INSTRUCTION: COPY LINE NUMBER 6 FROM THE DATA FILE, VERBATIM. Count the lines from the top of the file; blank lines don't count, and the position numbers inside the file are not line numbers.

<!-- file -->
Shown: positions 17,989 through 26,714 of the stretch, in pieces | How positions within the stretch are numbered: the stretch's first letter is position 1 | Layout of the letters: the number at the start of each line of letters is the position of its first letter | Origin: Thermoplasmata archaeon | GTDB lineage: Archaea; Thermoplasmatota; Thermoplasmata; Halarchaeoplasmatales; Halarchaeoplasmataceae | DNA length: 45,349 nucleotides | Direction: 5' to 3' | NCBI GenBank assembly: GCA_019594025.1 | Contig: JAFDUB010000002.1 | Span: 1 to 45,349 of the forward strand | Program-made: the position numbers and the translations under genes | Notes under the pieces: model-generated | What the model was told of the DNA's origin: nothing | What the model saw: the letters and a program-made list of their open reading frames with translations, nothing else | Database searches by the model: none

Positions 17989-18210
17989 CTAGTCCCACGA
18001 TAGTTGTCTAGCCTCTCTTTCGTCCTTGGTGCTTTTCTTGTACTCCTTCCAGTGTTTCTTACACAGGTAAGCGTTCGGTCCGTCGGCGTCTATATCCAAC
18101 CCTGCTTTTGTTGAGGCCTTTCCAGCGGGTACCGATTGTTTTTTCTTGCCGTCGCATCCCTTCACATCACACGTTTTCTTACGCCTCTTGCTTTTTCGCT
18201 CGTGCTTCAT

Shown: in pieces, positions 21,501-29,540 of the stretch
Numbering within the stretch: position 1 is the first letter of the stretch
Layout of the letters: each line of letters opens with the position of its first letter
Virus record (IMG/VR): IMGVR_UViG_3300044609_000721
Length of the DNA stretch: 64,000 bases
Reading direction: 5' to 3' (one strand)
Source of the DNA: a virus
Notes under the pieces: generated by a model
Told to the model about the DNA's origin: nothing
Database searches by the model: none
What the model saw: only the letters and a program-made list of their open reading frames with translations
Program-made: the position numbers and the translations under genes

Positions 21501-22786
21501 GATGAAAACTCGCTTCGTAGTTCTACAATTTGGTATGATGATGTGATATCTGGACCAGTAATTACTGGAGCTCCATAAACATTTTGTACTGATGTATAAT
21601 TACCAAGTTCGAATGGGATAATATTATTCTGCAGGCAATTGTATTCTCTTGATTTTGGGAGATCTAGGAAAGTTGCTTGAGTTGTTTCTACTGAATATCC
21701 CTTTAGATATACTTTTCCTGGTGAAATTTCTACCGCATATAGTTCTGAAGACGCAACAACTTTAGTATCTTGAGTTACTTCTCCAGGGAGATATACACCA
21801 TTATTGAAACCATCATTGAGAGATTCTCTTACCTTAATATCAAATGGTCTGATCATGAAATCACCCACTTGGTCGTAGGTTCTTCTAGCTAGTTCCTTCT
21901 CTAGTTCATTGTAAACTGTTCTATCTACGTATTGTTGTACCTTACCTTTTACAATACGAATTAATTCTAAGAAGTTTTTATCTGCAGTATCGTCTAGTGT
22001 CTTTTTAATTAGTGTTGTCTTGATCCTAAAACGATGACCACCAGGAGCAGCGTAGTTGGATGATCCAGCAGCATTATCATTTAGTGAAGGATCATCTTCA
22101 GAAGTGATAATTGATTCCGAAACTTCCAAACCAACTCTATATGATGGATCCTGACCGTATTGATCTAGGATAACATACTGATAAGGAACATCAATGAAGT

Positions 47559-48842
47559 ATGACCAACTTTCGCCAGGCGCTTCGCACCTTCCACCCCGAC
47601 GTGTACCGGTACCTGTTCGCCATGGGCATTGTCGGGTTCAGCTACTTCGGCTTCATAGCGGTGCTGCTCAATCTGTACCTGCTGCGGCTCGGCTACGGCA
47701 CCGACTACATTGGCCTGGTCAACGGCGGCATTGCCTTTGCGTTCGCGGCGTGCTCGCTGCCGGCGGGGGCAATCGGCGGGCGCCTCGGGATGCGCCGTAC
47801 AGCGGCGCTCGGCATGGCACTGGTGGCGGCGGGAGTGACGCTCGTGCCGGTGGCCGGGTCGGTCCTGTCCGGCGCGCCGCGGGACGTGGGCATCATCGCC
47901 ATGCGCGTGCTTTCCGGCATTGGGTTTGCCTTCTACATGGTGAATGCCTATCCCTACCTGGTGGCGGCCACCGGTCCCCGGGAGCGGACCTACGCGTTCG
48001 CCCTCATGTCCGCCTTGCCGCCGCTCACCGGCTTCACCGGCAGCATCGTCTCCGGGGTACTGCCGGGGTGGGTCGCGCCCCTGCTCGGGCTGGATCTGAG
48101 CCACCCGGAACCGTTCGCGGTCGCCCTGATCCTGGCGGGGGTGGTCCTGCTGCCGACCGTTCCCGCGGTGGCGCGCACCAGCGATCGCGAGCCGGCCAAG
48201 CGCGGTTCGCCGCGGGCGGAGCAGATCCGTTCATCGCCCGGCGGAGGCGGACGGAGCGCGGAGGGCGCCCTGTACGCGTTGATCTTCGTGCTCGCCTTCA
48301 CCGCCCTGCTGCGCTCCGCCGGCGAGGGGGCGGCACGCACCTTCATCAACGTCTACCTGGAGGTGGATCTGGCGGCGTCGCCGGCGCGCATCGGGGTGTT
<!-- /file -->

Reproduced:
18201 CGTGCTTCAT